From bushfires to COVID-19: Psychological insights to complex trauma from natural disasters

So far, 2020 has seen our communities and staff face extraordinary challenges – some which are still unfolding – with compassion and resilience. Earlier this year, our district deployed a number of staff to communities on the South Coast which had been affected by bushfires. Upon their return, many of these staff were required to pivot and support our colleagues, patients and local communities navigate the pandemic that is COVID-19.

Psychologists in SESLHD developed a skills-based webinar – From bushfires to COVID-19: Psychological insights to complex trauma from natural disasters, to help managers and leaders support staff wellbeing during times of crisis. The interactive session utilised panellists to discuss the role of psychologists in times of crisis, exploring trauma and resilience models.

Seven of our psychologists from the Eastern Suburbs, Sutherland and St George mental health services, who provided support to South Coast communities during the bushfires earlier this year, co-presented with four of their Southern NSW Local Health District psychology colleagues. Ruth Hennessy, Senior Clinical Psychologist from the Albion Centre, facilitated the panel discussion.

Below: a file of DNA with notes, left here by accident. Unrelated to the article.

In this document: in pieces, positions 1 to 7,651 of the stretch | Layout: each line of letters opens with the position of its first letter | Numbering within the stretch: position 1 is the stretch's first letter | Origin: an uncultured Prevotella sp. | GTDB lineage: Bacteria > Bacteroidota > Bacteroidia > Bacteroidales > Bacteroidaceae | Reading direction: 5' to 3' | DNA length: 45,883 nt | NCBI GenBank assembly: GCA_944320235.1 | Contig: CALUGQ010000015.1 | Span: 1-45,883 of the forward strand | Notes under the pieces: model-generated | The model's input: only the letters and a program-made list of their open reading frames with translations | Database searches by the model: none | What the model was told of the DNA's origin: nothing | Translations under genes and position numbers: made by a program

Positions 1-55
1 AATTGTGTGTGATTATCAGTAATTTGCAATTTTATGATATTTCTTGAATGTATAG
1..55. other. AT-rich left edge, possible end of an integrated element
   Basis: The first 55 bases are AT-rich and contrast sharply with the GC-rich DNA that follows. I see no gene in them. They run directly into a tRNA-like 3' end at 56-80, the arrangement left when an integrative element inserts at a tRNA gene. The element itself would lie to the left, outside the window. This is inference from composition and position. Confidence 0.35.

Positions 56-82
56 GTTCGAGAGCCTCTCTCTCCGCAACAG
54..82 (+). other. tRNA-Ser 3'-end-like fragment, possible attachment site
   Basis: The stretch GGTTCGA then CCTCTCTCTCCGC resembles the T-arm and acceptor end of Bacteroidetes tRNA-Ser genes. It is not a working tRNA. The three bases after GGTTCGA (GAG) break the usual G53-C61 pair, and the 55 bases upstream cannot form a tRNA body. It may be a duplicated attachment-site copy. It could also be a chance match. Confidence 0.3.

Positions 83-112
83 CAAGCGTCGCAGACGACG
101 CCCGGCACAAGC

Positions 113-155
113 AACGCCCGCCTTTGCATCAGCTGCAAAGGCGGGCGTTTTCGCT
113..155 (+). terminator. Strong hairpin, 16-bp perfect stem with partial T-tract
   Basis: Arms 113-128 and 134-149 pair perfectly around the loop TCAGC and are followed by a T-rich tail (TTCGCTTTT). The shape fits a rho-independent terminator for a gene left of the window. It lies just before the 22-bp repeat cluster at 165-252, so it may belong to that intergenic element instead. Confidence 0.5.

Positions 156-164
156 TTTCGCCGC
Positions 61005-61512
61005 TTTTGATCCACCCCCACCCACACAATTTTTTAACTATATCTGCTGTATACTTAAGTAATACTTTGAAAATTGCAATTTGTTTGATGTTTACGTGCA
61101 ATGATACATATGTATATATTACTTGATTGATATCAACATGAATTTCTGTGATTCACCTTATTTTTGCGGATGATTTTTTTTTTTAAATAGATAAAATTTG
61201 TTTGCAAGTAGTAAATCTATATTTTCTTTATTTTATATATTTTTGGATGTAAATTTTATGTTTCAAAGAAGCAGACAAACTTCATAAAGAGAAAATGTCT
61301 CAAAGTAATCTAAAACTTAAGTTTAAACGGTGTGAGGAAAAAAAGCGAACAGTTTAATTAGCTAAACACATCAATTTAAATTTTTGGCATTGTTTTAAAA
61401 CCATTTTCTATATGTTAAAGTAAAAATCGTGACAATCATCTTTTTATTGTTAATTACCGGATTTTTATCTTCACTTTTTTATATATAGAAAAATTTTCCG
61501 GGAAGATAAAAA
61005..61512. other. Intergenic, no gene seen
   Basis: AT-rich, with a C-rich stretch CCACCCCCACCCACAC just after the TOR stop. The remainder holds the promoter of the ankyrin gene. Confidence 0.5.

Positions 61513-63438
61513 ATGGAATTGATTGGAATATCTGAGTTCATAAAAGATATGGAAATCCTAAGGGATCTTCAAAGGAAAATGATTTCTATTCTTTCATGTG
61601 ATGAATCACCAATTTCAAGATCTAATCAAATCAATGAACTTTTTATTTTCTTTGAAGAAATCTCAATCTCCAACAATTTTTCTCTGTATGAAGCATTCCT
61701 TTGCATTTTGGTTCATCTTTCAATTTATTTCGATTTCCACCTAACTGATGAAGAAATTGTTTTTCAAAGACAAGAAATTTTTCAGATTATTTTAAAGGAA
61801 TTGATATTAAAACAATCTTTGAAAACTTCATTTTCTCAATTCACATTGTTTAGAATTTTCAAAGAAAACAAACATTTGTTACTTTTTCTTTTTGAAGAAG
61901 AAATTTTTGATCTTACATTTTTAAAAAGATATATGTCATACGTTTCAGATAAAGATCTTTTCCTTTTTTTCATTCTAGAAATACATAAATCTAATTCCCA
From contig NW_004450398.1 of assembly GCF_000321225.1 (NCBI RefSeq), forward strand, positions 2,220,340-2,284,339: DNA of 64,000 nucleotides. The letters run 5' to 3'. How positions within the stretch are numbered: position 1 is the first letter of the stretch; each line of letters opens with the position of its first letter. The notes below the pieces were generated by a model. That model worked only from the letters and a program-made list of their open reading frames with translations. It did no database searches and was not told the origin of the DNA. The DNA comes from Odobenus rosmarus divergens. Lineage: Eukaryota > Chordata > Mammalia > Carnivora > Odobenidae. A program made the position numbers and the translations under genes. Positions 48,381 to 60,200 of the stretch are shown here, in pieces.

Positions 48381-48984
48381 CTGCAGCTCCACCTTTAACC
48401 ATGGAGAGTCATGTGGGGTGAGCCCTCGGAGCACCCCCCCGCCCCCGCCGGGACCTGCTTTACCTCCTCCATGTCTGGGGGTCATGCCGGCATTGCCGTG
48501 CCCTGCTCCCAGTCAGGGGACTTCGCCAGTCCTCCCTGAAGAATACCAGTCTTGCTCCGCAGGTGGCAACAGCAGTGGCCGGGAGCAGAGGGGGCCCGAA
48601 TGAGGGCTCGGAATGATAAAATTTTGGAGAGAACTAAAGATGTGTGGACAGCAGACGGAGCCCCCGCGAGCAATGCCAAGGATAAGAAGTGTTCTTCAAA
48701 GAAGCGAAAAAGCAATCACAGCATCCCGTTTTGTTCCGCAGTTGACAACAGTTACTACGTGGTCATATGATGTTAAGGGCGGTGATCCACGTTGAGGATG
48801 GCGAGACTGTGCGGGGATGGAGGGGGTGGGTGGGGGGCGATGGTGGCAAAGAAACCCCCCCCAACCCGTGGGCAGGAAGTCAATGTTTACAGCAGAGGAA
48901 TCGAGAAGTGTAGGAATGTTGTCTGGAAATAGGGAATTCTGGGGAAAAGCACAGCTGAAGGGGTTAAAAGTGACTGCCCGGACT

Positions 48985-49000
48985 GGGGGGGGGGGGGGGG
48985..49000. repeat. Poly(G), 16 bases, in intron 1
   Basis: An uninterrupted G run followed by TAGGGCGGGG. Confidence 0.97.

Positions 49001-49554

Michelle Riashi, Principal Clinical Psychologist, SESLHD said the webinar was an opportunity to highlight the parallels and share key learnings applicable to the current crisis.

“The uncertainty faced by health professionals and the community during the bushfires, along with the accompanying anxiety and need for health professionals to balance their professional and personal responses, has direct parallels with COVID-19,” Ms Riashi said.

“The discussion highlighted the importance of collegial teamwork both within and between disciplines and particularly the importance of supporting one another and the use of informal and formal hand-overs, debriefing and supervision. It also emphasised that psychological skills can be effectively applied to crisis situations where trauma is still unfolding, where the working environment is an evolving landscape.”

Feedback from the webinar has been overwhelmingly positive, with one participant commenting: “I loved the format. It was so interesting to hear from a range of people and I liked the mix of personal experience and professional expertise in the discussions” and another stating: “What a wealth of expertise and compassion within the group that presented.” 

Deployed staff holding a koala and looking at destroyed bush area in the Southern Highlands